• Install VS Code Remote SSH extension
  • Define the config file for Remote SSH extension. Given below is an example file with placeholder values

Host <IP address of the EC2 machine>HostName <hostname of the EC2 machine>User <ec2-user>IdentityFile <path to the private key file which you generated when creating the EC2 instance>PreferredAuthentications <publickey>

  • Click on the Open a remote window option in VS Code, select the host which is the EC2 IP you mentioned in the config file and connect.
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The quickest way to run Zingg is to use the Docker image inside this instance.

docker pull zingg/zingg:0.3.4docker run -it zingg/zingg:0.3.4 bash

To connect Zingg with Snowflake, we need the Snowflake Spark connector and Snowflake JDBC driver as mentioned here. Follow the Zingg docs to copy over the jars and set the configuration to add them to the classpath.

Step 2: Connect Zingg and Snowflake

We need to tell Zingg the location of the input records and where to write the matched records. We use the sample at the Zingg github repository and provide our connection properties to make our config.json.

“data” : [{  “name”:”identityResolution”,  “format”:”net.snowflake.spark.snowflake”,  “props”: {    “sfUrl”: “uw43628.ap-southeast-1.snowflakecomputing.com”,    “sfUser”: “troubledWithNonUnifiedData”,    “sfPassword”:”GIVE YOUR PASSWORD HERE”,    “sfDatabase”:”nonHarmonizedData”,    “sfSchema”:”MYSCHEMA”,    “sfWarehouse”:”COMPUTE_WH”,    “dbtable”: “disparateCustomerRecords”,    "application":"zingg_zingg"  }}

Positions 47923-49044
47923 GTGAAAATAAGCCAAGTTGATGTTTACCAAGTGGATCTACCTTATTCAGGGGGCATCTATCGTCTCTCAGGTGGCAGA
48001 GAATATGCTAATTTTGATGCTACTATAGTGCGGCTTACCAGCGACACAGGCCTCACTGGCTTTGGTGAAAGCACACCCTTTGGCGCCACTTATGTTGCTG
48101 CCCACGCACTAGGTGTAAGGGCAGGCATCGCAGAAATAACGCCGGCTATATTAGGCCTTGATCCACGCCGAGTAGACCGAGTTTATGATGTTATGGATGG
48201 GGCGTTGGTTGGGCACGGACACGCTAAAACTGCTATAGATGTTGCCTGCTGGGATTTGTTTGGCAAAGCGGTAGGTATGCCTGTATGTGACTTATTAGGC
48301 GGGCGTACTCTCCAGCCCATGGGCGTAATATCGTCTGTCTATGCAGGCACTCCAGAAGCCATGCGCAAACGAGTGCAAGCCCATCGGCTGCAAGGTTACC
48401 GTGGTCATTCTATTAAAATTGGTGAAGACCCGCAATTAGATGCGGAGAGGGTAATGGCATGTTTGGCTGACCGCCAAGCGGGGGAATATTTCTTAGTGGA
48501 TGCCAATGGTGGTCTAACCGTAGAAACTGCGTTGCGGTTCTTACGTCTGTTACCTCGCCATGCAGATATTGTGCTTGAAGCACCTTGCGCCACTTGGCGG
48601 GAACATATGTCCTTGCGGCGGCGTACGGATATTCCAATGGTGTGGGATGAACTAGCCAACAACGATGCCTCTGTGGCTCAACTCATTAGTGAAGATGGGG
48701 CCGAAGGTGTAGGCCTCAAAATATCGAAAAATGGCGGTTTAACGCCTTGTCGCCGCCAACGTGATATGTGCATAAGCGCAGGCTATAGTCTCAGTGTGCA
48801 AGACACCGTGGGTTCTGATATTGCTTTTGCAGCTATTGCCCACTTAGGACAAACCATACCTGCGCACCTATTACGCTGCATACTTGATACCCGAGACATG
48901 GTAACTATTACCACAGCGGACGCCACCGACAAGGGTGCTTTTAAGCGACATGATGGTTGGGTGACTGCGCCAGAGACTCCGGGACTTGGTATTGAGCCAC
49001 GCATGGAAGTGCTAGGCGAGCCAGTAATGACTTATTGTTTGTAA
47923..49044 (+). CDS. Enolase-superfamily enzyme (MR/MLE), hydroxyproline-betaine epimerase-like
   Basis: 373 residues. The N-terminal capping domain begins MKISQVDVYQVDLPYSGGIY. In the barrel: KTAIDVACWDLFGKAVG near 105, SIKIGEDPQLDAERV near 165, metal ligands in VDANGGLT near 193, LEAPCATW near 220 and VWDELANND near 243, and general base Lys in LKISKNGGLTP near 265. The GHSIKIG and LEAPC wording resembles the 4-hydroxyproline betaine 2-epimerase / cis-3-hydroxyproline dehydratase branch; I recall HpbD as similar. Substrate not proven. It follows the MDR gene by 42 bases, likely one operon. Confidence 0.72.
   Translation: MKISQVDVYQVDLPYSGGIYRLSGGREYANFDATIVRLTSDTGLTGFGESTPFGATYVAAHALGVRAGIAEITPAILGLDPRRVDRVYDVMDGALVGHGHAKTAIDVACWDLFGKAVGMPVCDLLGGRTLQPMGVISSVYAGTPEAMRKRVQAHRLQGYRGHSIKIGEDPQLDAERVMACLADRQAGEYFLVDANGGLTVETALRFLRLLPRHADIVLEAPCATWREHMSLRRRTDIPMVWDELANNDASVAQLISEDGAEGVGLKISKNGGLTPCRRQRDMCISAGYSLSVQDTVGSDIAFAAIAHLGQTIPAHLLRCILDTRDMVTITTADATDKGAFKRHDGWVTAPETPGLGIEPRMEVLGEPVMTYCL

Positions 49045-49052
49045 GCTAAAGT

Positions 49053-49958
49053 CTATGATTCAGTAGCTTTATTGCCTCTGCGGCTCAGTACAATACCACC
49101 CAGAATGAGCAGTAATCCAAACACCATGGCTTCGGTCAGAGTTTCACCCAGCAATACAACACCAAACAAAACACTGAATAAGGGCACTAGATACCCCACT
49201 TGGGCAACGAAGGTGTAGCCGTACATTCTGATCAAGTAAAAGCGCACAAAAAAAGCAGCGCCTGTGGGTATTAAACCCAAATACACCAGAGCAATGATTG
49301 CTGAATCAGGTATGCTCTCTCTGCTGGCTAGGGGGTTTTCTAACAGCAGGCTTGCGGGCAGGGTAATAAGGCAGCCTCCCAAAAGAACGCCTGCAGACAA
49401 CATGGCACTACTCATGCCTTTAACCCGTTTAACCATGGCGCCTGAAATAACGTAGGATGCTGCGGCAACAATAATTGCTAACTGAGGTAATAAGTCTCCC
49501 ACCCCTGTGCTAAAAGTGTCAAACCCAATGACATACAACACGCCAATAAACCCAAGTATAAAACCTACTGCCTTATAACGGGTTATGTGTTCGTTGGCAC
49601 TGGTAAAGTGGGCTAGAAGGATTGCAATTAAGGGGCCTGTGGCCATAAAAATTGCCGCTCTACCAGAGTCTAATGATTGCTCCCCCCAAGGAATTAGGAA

Step 3: Create an AWS Lambda function to trigger Zingg on EC2

AWS Lambda is a serverless compute service where we just need to write our code and the entire server side infrastructure is fully managed by AWS. This provides fault tolerance and robustness. The custom code in the Lambda function is executed whenever a request is received for that function via a REST API endpoint. Our Lambda function will receive the Zingg phase name as an input parameter, SSH into the EC2 instance we set up in step 1 and execute that Zingg phase inside the docker container.

AWS expects the following schema for the return value from Lambda functions, an HTTP status code, and data as a nested array. Each row of the data array is a return value, preceded by a row number.

{“data”:[[ 0, <value> ],[ 1, <value> ]]}}

As we only need to pass the phase name to the function, the input to Lambda from Snowflake will look like this

{“data”:[[0, “findTrainingData”]]}

To parse the above input inside the Lambda function, we use the following python code.

try:  event_body = event[“body”]  payload = json.loads(event_body)  row = payload[“data”]  #The passed parameters should be Zingg phases or checklog  row_number = row[0][0]  phase = row[0][1]

We will run findTrainingData, train and match phases through this procedure. We also add another input option called checklog that will let us see the Zingg logs directly inside Snowflake.

if phase not in [‘findTrainingData’, ‘match’, ‘train’, ‘checklog’]:  raise ValueErrorssh = paramiko.SSHClient()ssh.set_missing_host_key_policy(paramiko.AutoAddPolicy())ssh.connect(‘ip address of your EC2 instance’, username=’ec2-user’, key_filename=’zinggIdentityResolution.pem’)